Don't Be That Stereotype! How English Speakers Abroad Can Bridge A Language Divide

Do you want to hear some bad news? English speakers are among the least popular tourists anywhere in the world. And if you're reading this and go on holiday it means you fall into that category. It's not that people in other countries don't appreciate the boost to their economy from tourist spending. It's just that English speakers often seem to expect that everyone else speaks English.

It's not easy to learn another tongue. Some of us pick them up a little easier than others - it's often called "having an ear for languages". But you should ideally always have a few words of the language of the place you're going to - even if it's just "Parlez-vous Anglais?".
That's the other thing - most of us have done some language learning at school. French, Spanish, maybe German or Italian, often it's enough to allow us to order a coffee or get a taxi to the train station. The more esoteric our destination, the less likely that is. You probably don't know the Croatian for "I would like a medium-rare steak, please." So there are some survival tips it helps to know.
Be Polite. It Helps.
The locals in any place you go to on holiday are people just like you. Yes, there is a trope that French people are rude. But one has to wonder how much of that is from their reaction to English speakers asking them "Where is the toilet, s'il vous plait?". Usually at a very high volume, too. People will be more patient if you are obviously apologetic and grateful when appropriate.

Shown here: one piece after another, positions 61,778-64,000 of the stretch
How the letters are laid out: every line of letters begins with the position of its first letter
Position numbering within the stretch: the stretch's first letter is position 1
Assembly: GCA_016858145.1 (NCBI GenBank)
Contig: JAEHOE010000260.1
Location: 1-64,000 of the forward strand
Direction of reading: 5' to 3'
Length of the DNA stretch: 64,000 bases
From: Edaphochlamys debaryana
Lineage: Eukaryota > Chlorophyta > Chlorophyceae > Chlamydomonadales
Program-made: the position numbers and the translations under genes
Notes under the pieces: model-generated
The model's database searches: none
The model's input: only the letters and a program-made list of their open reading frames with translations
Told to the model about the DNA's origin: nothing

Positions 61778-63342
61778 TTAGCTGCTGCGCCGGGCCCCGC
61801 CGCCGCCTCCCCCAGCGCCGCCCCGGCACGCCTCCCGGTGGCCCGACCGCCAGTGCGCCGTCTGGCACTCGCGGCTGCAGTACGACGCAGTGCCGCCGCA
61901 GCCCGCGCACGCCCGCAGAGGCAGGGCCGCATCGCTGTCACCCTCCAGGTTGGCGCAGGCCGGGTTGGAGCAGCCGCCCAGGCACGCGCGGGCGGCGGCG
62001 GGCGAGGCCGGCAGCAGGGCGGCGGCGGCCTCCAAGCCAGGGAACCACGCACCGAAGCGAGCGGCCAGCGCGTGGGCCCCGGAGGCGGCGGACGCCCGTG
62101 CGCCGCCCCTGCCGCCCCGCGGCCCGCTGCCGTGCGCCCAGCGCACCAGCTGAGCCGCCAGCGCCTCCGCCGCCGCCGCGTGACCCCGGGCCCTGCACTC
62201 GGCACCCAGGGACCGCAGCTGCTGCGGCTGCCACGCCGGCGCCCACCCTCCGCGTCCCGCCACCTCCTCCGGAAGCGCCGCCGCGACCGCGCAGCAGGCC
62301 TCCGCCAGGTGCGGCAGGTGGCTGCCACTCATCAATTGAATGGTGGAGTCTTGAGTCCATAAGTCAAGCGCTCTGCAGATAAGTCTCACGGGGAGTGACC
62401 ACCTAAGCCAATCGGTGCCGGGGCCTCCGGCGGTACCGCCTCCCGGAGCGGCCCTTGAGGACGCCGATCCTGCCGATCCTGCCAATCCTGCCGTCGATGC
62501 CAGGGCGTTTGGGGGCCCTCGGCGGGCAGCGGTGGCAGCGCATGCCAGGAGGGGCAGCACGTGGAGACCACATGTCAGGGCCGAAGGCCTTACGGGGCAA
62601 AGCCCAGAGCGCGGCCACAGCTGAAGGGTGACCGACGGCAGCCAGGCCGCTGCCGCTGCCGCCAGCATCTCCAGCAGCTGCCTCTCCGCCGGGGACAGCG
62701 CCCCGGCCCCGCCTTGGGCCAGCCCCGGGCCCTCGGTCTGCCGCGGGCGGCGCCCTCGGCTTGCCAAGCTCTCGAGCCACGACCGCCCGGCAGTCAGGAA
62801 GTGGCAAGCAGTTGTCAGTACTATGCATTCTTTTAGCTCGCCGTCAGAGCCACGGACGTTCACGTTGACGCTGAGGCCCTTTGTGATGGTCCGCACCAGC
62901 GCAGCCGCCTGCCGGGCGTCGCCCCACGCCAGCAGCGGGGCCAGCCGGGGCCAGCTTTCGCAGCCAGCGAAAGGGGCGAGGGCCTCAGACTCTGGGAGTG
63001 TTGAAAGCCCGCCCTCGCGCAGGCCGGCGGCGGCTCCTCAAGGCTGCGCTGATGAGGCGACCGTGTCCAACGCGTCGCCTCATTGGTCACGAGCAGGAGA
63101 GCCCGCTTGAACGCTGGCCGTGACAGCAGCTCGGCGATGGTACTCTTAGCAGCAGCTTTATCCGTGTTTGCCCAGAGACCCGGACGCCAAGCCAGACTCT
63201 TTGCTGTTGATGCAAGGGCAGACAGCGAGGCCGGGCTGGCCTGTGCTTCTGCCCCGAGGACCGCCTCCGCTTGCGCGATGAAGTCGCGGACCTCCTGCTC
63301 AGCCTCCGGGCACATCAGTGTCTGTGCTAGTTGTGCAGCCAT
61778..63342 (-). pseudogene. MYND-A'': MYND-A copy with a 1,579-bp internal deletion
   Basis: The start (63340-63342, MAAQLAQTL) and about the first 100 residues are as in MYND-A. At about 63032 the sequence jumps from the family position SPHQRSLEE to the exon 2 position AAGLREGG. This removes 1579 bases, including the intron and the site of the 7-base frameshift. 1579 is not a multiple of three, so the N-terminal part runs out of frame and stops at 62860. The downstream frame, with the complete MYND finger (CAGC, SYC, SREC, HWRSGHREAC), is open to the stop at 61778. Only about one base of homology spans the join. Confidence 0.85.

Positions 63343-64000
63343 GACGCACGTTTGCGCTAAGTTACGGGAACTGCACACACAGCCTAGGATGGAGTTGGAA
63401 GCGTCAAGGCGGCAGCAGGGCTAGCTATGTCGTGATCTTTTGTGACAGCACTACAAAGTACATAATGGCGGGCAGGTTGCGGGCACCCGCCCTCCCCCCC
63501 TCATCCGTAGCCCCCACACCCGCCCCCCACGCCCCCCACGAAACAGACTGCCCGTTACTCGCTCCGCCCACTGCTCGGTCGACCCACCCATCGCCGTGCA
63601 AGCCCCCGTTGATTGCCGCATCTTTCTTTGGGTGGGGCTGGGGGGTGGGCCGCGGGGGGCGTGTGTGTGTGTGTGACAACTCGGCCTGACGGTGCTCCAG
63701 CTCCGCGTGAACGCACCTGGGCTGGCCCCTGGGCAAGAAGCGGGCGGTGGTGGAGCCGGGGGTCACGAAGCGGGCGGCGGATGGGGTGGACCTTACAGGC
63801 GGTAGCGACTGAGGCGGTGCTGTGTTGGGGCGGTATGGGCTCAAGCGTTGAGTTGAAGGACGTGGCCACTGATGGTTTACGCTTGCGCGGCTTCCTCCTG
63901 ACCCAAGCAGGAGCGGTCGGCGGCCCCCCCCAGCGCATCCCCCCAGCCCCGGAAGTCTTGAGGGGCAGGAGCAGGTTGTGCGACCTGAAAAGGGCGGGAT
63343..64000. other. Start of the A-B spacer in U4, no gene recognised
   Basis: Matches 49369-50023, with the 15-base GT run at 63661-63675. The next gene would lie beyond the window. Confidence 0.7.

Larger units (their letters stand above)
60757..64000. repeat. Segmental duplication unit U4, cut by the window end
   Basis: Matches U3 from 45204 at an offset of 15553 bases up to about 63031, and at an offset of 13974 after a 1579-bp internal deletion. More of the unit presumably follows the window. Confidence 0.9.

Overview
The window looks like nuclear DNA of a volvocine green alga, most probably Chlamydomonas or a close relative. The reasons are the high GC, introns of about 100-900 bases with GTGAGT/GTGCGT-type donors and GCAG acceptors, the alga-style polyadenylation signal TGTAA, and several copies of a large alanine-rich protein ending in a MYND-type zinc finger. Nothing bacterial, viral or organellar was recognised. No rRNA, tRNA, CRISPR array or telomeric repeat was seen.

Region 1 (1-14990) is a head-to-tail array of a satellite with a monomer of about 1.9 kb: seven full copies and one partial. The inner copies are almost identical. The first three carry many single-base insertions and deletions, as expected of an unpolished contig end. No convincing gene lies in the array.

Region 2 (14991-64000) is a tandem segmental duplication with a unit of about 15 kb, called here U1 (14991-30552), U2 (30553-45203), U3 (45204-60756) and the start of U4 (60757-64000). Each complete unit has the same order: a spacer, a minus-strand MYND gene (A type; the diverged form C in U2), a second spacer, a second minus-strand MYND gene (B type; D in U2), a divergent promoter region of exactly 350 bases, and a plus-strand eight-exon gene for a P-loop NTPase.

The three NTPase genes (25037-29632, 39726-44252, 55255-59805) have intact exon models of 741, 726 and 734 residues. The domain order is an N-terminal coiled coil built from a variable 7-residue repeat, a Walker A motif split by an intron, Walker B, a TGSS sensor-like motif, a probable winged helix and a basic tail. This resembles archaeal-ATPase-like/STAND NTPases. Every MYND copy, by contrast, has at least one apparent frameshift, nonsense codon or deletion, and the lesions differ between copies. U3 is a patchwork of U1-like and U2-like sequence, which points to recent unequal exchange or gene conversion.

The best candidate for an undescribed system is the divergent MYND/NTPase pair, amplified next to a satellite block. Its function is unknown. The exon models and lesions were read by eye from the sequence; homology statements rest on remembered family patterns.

Gestures Can Get You Everywhere
Imagine that someone - we'll say they're Belgian, to pick a nationality at random - walked up to you, said "Balloons?" and looked expectantly at you. You'd be right to feel a little perplexed. If you don't know how to ask a question, don't just take one word out of context and repeat it. Instead, realize how useful gestures can be. If in India, you can get from Delhi to Manali by train just by knowing where to point on a map.
Key Words Can Help You Out
As noted, learning a full language in preparation for a holiday is nearly impossible. Especially if it’s Chinese or one with a similarly unfamiliar alphabet. A few essential sentences for emergencies will be useful. Also useful is learning single key words. If you know how to say "thank you," people will be more receptive. "Sorry" is also helpful, as is "excuse me." If you're eating in a restaurant, "delicious" is also worth knowing.
Technology Is Your Friend
If you take an entire article from an Icelandic newspaper and feed it through Google Translate, it will read like gibberish. However, for single words and key phrases, it is a very useful tool. For times when you have no network connection, you can download target language dictionaries, too. So you may not be able to analyze the finer points of a play you just watched, but you can find out how to say "pharmacy" - which is much more useful.

The bottom line is that no-one will expect fluency from you if you're just in the country on holiday. They can, however, reasonably expect you to try and to be polite. People are used to English-speaking tourists expecting them to understand English. Taking the effort to speak to them in their language will see them responding much more warmly.

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